Indian workers accuse Delta Steel of owing 11 months salary

Minister of Mines and Steel Development, Mohammed Sada

Indian citizens,  brought into the country since 2005 by the management of  Global Steel Holding Limited (GSHL) to work for the Delta Steel Company PLC in Warri,  have not been paid salaries for almost a year.

The workers, 117 in number,  who took their case to the Indian High Commission as well as the Ministry of Indian Overseas Affairs office in Abuja, said the failure of the company, through its subsidiary, Global Infrastructure Nigeria Limited (GINL), to pay them their salaries has forced them to live as destitute in a foreign land. 

GINL, which acquired the Delta Steel Company in 2007 under the Federal Government privatization programme, reportedly brought in the Indians as expatriates it hoped would help turn around the fortunes of the company.

A spokesman for the workers, Dinesh Yadav, said part of the terms of agreement for coming to Nigeria was that they would be entitled to monthly salary, living allowance, leave travel allowance, medical as well as other educational expenses.

He however expressed regrets that for the past 11 months, the management of Delta Steel Company has not only refused to pay them their entitlements, but has also kept them in Nigeria as bonded labourers.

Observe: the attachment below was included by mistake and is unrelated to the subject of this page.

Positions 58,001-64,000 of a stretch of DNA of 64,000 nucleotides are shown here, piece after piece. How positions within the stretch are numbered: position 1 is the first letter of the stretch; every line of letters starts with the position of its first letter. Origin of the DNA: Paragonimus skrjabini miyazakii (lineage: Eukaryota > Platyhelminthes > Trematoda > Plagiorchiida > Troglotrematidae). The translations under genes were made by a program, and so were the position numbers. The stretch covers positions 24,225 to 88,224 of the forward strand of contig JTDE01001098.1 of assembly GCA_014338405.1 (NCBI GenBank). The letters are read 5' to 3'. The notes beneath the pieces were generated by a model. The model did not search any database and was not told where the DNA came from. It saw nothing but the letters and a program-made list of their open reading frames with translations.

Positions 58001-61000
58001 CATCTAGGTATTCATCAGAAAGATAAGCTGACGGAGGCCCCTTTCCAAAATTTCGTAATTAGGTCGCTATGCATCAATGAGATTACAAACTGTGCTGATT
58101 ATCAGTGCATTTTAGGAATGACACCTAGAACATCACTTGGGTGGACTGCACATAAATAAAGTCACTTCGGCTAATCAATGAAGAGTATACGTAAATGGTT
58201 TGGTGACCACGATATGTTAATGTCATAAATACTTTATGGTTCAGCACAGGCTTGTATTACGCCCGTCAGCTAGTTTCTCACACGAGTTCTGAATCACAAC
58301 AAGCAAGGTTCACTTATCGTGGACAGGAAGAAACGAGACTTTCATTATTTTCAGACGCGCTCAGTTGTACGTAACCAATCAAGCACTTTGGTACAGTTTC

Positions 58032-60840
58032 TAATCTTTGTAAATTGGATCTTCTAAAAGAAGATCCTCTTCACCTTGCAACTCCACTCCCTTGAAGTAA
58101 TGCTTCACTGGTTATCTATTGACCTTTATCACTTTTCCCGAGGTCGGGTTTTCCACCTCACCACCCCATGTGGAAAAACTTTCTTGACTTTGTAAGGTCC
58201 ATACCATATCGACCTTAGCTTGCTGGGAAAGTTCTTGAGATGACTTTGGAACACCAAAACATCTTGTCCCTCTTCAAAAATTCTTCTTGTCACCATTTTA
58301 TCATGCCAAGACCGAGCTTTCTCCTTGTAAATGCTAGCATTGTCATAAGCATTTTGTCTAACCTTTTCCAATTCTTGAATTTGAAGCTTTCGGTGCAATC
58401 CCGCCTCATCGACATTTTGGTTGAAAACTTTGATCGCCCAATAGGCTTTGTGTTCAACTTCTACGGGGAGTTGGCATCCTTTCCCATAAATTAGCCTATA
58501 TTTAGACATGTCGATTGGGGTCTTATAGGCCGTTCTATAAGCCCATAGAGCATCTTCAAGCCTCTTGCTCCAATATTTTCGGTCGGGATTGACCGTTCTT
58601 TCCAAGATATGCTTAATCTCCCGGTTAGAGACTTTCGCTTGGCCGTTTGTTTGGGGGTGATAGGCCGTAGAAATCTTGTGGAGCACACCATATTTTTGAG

The workers, who said they were recruited by Global Steel Holding from India and posted to Nigeria to work for Global Infrastructure Nigeria Limited in Warri in 2005, said: “We have no transport facility, proper food, electricity, security or medical cover.”

But the company’s Managing Director, Sam Nwabuko, denied that the company is owing the Indians any salaries, saying he was not aware any of his workers protested in Abuja over any issue.

“They (the Indians) did not protest in the Indian Embassy in Abuja. Yes, of course, they visited their Embassy. They are free to do so. Nobody is owing anybody 11 months salary in the first instance,” he said.

Asked what the company is owing the workers and the conditions of their employment, Mr. Nwabuko responded,  “I don’t know. If you want anything, come to the office. If you want anything, come to the office for us to discuss, okay?”

GINL, which signed a sale/concession agreement with the Federal Government to take over the management  of  Ajaokuta Steel Company (ASC) and the  National Iron Ore Mining Company (NIOMCO) in Itakpe in  2004, had the agreement terminated, following reports that the company was engaging in asset stripping of the plant.

Although the termination of the concession agreement is still a subject of a bitter legal tussle in London, the Senate recently demanded the revocation of the sale of Delta Steel Company to GINL and find ways of raising money to pay its N5.2 billion liabilities. The senate made the resolution following the recommendations of an  ad hoc committee it raised to investigate the privatization of government companies since 1999.


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